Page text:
2. Then and Now

This is both one of the blessings and curses of playing older games: graphics and gameplay. It doesn’t take one long when playing some older games to see the vast improvements that the industry has made in graphics and gameplay. Who doesn’t remember the pixelated 2D figures of the NES or SNES, or the squared fingers of the PS1 and N64. Then you think of the gameplay changes from the side scrolling 2D platformer to the now massive open world games. And who doesn’t remember the crazy shooting mechanics in 007 Goldeneye, which we all loved then and could probably not even function with now. Things have changed in many ways for the better, but that doesn’t mean the past wasn’t good.

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Playing older games helps give an appreciation for the way games were back then but also for the way games are now. It’s hard to be thankful and satisfied with the games we have now, if you never experienced the quirky and beautiful struggles of the past. I’ll never forget trying to control the camera in Mario 64 to get the perfect run at a platforming level. It was hard, but it made me a better gamer for it. Now when I play Mario Odyssey, I can appreciate all the detail and work they put into the game, and even put into the camera, because I remember how they were in the past. Going back, remembering and even playing the classics, only gives a greater appreciation of the present.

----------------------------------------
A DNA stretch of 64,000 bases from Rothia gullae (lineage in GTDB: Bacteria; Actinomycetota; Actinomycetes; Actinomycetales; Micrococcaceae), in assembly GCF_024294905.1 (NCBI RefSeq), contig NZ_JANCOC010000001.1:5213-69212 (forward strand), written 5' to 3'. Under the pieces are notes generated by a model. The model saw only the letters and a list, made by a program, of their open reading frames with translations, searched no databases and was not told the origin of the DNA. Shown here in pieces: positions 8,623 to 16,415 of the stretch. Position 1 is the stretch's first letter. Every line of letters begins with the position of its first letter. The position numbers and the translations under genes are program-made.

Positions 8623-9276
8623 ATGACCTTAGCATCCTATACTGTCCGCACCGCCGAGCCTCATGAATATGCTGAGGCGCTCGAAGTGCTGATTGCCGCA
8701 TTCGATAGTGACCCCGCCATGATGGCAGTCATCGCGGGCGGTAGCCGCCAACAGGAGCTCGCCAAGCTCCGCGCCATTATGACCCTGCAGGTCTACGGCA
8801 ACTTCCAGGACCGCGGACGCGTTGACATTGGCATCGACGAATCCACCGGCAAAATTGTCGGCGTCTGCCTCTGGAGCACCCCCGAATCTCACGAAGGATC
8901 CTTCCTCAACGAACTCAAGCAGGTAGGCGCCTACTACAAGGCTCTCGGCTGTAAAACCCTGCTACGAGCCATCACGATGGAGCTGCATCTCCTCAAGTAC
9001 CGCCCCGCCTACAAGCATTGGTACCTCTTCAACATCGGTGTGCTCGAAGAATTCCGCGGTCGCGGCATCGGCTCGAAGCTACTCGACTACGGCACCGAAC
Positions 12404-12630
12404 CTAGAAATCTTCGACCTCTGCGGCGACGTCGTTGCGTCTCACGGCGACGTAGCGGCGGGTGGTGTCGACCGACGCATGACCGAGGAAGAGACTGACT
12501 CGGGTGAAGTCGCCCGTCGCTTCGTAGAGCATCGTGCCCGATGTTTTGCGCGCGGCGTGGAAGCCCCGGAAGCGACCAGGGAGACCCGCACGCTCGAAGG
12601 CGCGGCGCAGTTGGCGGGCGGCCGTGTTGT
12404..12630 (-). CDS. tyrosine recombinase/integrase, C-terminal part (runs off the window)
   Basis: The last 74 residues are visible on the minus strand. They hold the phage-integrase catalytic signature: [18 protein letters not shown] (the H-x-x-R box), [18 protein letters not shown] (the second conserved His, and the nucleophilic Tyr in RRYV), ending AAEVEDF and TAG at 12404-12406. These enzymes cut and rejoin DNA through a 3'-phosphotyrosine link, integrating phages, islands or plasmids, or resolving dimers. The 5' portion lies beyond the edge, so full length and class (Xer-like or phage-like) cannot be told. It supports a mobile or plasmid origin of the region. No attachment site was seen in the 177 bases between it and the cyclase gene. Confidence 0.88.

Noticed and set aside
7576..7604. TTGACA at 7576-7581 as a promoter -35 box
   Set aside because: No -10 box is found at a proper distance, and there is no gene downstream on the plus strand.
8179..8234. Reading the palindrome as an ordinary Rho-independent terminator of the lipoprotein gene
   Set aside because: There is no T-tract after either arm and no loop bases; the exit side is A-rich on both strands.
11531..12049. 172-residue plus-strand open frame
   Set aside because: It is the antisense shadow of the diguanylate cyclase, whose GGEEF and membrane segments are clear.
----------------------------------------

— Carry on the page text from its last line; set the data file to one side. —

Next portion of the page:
3. Backlogs and Finances

In a group where we stress the importance of being good stewards of all things, time and money included, I cannot finish the article without at least mentioning this. If you are like me, we have all bought games with the greatest intention of getting to them sooner than later. That Steam sale was just too good or that PSN sale had just the right price that we had to bite at it. We have done this so much in our group that we have almost built up the backlog as a point of pride. While we all come from different financial backgrounds, I would challenge us from a stewardship perspective that going back to play older games that we have already purchased is a God-honoring thing.

It doesn’t mean if you buy a new game to play that you are not honoring God. You know your financial situation more than I do. But I do believe that denying the impulse to have the latest and greatest game in order to go back and play something we have already purchased can be a sign of contentment and as such, honoring to God. There are many other benefits to this also like the dropping in price of the then new game, the learning of delayed gratification and patience, and even saving yourself from a bad game every once in a while after the reviews have hit.

In the end, whether you are playing the latest and greatest hit or the golden oldie, we are blessed as gamers to have access and the ability to enjoy the leisure of video games… even the ones that are 10, 15, or 20 years old.